The Patriots offense hasn’t scored in the first quarter this season. Will that change vs. the Jets?

Jim Davis/Globe Staff

Quick: Who was the last Patriot to score a first-quarter touchdown? We’ll get to the answer shortly.

But in a strange football season for the Patriots, it could very well be the strangest stat we’ve ever come across: Through seven games, the New England offense hasn’t scored a first-quarter point. The only first-quarter touchdown for the Patriots this season was a pick-6 from Devin McCourty in the loss to the Seahawks in Seattle.

New England is on pace to score 16 first-quarter points as a team this year, which would set a team record for futility over the course of a 16-game season. It wouldn’t set a franchise record — the 1970 team played a 14-game regular-season schedule, and somehow ended up with just one first-quarter offensive touchdown all season and a total of 13 first-quarter points. They finished 2-12. But it wouldn’t be too far removed.

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When it comes to first-quarter futility, other low points for New England include the strike-shortened 1982 season (nine games), when it had 23 first-quarter points and went 5-4. They were almost as equally bad in 1990 (30 first-quarter points) and 1993 (33 first-quarter points), two seasons where the Patriots won a total of six games.

Back to 2020. For the Patriots, an average of one point per game through seven games is the worst in the league. (The Seahawks average of eight points per game is best in the NFL going into Thursday’s game.)

For a team whose success is predicated on running the football and controlling the tempo, no first-quarter touchdowns is a recipe for offensive disaster. Razor-thin at wide receiver and tight end and seemingly well-stocked at running back, New England needs to put its stamp on the game in the early going with a sustained ground attack, one where it controls the clock.

Instead, the Patriots are one of the worst teams in the league when it comes to first-quarter time of possession, checking in at No. 27 — this season, they have controlled the ball for 45 percent of the first quarter. Only five teams are worse. (Again, for some statistical context, Green Bay was best in the league in that department at 64 percent heading into Thursday’s game.)

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The shame of it all? It’s not hard to draw a line between those struggles and the fact that if the New England offense had been able to generate any sort of rhythm in the early going against the Seahawks, Broncos, or Bills — games they lost by a combined 14 points — there’s the very real chance they could have won all three games. Those games came down to a failure to execute offensively in their opponents’ territory in the last two minutes. If they can find a way to put some points on the board in the early going and find an equal measure of success late, there’s the chance we’re going into this weekend looking at a 5-2 team instead of a 2-5 one.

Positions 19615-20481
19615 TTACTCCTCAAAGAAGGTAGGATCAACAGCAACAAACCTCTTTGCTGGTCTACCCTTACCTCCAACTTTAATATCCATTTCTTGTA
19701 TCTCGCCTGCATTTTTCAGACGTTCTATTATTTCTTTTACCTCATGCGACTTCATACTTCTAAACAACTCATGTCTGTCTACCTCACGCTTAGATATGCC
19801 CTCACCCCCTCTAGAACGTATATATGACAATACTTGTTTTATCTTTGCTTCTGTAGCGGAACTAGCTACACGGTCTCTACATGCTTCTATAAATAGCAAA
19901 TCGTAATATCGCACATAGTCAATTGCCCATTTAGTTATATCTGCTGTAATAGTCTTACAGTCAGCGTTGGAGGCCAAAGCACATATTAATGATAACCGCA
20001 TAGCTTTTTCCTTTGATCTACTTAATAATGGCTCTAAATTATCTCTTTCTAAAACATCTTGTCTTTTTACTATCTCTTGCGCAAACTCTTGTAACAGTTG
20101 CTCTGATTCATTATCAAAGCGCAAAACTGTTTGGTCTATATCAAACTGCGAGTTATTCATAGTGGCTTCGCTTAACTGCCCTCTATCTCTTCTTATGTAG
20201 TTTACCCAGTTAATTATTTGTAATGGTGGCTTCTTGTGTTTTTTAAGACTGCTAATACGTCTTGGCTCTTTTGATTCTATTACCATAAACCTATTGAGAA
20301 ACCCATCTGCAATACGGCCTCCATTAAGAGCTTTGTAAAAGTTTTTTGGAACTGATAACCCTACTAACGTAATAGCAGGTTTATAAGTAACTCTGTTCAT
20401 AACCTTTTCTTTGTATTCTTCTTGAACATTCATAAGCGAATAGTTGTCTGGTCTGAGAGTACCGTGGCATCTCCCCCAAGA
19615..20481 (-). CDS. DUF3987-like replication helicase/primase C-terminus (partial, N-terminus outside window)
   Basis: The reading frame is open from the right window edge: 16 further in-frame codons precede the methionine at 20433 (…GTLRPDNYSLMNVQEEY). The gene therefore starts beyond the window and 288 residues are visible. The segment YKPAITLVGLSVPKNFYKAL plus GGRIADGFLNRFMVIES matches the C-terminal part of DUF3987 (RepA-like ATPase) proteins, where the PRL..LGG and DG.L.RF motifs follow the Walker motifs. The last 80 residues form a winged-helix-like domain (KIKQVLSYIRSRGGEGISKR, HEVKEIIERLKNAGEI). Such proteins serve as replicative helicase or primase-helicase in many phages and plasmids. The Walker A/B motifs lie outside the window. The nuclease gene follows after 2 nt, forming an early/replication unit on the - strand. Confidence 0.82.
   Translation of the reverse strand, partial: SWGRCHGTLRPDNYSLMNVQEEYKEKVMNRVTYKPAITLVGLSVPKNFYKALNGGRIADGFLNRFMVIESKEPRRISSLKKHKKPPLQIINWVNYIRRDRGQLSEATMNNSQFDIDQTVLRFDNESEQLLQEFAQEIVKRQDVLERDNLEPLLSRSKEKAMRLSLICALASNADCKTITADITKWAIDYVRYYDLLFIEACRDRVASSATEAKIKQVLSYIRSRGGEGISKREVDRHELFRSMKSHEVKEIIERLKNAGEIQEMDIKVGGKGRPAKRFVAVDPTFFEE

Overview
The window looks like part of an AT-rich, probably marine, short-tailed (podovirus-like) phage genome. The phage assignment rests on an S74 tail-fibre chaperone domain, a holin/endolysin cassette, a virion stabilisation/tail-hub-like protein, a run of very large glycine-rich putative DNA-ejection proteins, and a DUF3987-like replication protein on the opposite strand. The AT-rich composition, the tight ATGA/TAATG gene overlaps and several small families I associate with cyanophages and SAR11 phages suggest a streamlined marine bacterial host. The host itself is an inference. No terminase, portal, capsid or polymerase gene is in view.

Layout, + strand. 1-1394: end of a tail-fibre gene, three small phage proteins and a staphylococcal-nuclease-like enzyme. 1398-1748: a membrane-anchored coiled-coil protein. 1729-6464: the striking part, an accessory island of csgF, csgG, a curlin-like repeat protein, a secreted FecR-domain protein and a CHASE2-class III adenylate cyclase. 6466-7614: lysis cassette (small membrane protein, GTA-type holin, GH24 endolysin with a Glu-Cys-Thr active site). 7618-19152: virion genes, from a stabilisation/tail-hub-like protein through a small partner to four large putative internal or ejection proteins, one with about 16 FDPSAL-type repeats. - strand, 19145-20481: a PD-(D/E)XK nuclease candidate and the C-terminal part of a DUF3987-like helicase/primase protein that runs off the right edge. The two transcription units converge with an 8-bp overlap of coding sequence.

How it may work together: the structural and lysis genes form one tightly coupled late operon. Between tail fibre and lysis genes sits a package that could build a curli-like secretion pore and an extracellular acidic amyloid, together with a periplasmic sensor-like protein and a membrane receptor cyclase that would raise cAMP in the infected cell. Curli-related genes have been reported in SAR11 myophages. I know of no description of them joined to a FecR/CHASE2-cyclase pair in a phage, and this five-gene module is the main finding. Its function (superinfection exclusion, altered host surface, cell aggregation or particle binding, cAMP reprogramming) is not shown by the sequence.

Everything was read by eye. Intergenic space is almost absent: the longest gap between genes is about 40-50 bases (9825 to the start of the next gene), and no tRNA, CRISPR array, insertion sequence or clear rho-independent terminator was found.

Will the Patriots be able to flip the script in the early going Monday night against the Jets? You would think so: Through its first eight games, New York is one of the worst defensive first-quarter teams in the league, allowing an average of 7.4 points per contest in the first 15 minutes — 30th out of 32 teams. (That includes allowing 14 first-quarter points last week against Kansas City.) And for New England, a game with a reasonable facsimile of the starting offensive line in place for the second consecutive contest should create an optimal situation for a good start.

But if not, maybe they can figure out a way to sneak tight end Matt LaCosse (pictured above) back on the roster. LaCosse — who opted out at the start of the season because of COVID-19 concerns — was the last New England player to register a first-quarter offensive touchdown, almost 11 full months and nine games ago, if you include last year’s playoff loss to the Titans. (LaCosse caught an 8-yard pass from Tom Brady in a 24-17 win over Buffalo.)

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If New England can’t find a way to fine tune its first-quarter attack going forward, what started as a just a strange stat could go a long way toward shaping what could ultimately be a forgettable legacy for the 2020 offense.

This originally appeared in Point After, the Globe’s Patriots newsletter. Sign up to receive it in your inbox on Mondays and Fridays during the NFL season.

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